So now we're going to do a practice problem. What I want you guys to do is use the definitions like an open book exam to look at this molecule and tell me what you think the ranking would be in terms of shielded to deshielded. It says order the following five protons in order from most deshielded so that means highest number to most shielded, so that means to lowest number.
Go ahead and start at the highest parts per million, the highest chemical shift and then we can go ahead and work our way down to the lowest one, just order the protons the way you see fit and then I'll answer the question.
Example #1: Ranking Shielded Protons
So, first I'm just going to go over the rankings in order and then I'll go over each individual chemical shift just to reinforce what we just learned. So, our highest number, our most deshielded is going to be H5, okay? Because H5 is on a double bond so that has the highest range as you can see above, okay? So, it's going to go from H5, then what's the one with the next highest number, okay? That's actually going to be H2 because H2 is directly attached to a carbon that has fluorine the most electronegative atom on it, so that would be an example of z CH, okay? So, I'm going to come in next. So, H5 was double bond, H2 is Z CH, okay? So, then after that what I'm going to get is H3, okay? Because H3 is on a triple bond and remember that triple bond results a little bit lower than a fluorine would result then we would get is H4 because if you notice H4 is actually allyl, okay? So, this would be an example of Z CH but it's allyl, okay? Now, I'm just going to erase this and move it up a little bit Z CH. Now, allyl is actually on the lower side of the Z CH but it still counts, okay? So, that's Allyl and then finally we would end up with H1 at the bottom because it's nothing, all it is is just CH, it's just an alkane, okay? So, hopefully that makes sense so far. Now, let's go over the exact chemical shifts.
Now, something that I neglected to mention in the previous example when I showed you guys the spectrum is that chemical shifts are actually denoted by a Greek symbol and this Greek symbol is the lower case Delta, okay? So, the lower case Delta is the same thing as saying parts per million, okay? So, I'm just going to put all of the different parts per million here, okay? What I would expect for h5 is that it's somewhere between 4.5 and 6, we'll just give it a shift of five, okay? What we would expect for h2 is that it's on the top range of z ch because as a fluorine present, so we are going to say that around four then for h3 since it's on a triple bond it's somewhere between 2.5 and 3, we'll just give it a chemical shift of 3, make it easy, okay? Now, for h4 because it's a low, this is going to be around 2. Remember, I said that usually they're a little bit below two. So, you know what even though I could make it easy I could say 2, I'm just going to be a little bit more accurate I'll say that it's like 1.9 because usually it's right below 2, okay? And then finally, we have h1, which it's secondary. So, it's actually probably not going to be 1.0, it's probably going to be a little bit more in the middle, probably something a little bit more like 1.4, okay? So, I got a little bit tricky at the end, sorry if I'm blocking that a little bit, I'm not trying to trick you guys or anything, just trying to show you guys kind of the way this works, the general trend, and that a lot of times you are going to see little fluctuations with these values and the biggest point isn't to argue over 3.9 or 4, it's to memorize and understand kind of the general idea of what's going on, okay? One more note about this, you know, these values that I taught you, it might be in your best interest to learn these values because the sheet that you get on your exam in case your professors just giving you these shifts, right? There are some professors that really don't care for you to memorize them, they just give them to you, you might not understand them the same way that you understand them here, the sheet that you get, okay? So, sometimes it's just better to learn it anyway and then you can go into your exam more confident, okay? So, I'll leave that one up to you guys but anyway that being said, let's go ahead and move on to the next topic.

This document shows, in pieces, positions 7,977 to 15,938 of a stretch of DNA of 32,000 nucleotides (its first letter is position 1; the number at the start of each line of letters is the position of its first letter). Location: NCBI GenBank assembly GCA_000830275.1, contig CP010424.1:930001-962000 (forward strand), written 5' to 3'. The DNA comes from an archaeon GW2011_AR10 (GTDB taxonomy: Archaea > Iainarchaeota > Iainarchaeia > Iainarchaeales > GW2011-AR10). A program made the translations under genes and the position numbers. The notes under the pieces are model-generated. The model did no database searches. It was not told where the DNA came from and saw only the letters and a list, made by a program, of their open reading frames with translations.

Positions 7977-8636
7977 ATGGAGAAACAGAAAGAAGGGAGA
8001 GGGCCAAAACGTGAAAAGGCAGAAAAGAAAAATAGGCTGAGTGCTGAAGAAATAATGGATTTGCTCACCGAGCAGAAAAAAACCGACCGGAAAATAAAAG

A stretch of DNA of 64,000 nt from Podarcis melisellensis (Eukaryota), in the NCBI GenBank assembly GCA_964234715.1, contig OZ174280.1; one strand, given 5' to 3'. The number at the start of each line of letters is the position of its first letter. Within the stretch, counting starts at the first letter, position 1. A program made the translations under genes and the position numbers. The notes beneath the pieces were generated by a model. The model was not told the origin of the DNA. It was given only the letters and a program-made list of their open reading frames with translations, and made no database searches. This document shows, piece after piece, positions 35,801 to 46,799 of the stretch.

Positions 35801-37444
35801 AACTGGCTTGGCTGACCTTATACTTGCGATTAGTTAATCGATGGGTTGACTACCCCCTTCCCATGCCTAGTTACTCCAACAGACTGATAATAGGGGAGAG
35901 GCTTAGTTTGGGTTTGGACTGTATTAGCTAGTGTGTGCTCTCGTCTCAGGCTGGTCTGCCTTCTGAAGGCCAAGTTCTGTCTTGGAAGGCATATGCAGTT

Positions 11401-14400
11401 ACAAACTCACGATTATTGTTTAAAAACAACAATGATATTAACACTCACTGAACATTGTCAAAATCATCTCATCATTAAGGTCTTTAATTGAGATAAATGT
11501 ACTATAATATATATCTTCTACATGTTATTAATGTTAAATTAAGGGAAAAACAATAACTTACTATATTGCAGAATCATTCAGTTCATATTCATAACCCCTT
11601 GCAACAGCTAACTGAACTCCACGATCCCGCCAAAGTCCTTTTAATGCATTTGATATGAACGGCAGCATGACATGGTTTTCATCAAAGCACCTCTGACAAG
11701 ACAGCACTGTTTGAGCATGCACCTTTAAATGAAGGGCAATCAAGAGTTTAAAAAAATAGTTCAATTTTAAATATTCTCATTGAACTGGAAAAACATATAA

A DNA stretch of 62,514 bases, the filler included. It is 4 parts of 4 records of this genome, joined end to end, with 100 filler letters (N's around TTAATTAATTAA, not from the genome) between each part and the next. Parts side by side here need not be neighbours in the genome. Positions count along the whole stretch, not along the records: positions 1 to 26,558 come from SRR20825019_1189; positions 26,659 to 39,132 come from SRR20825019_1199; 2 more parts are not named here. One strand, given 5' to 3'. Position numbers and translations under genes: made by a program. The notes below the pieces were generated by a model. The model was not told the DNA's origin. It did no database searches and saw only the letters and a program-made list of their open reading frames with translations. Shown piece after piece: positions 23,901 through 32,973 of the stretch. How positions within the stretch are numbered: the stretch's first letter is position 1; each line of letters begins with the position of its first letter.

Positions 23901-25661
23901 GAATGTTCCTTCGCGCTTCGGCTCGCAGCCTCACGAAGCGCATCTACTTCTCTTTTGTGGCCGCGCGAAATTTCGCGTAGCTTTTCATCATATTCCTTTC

Practice: Which of the labeled protons absorbs energy most upfield in the 1H NMR?
Practice: Which of the labeled hydrogens will be most de-shielded?
Practice: Which compound possesses a hydrogen with the highest chemical shift for its 1H NMR signal?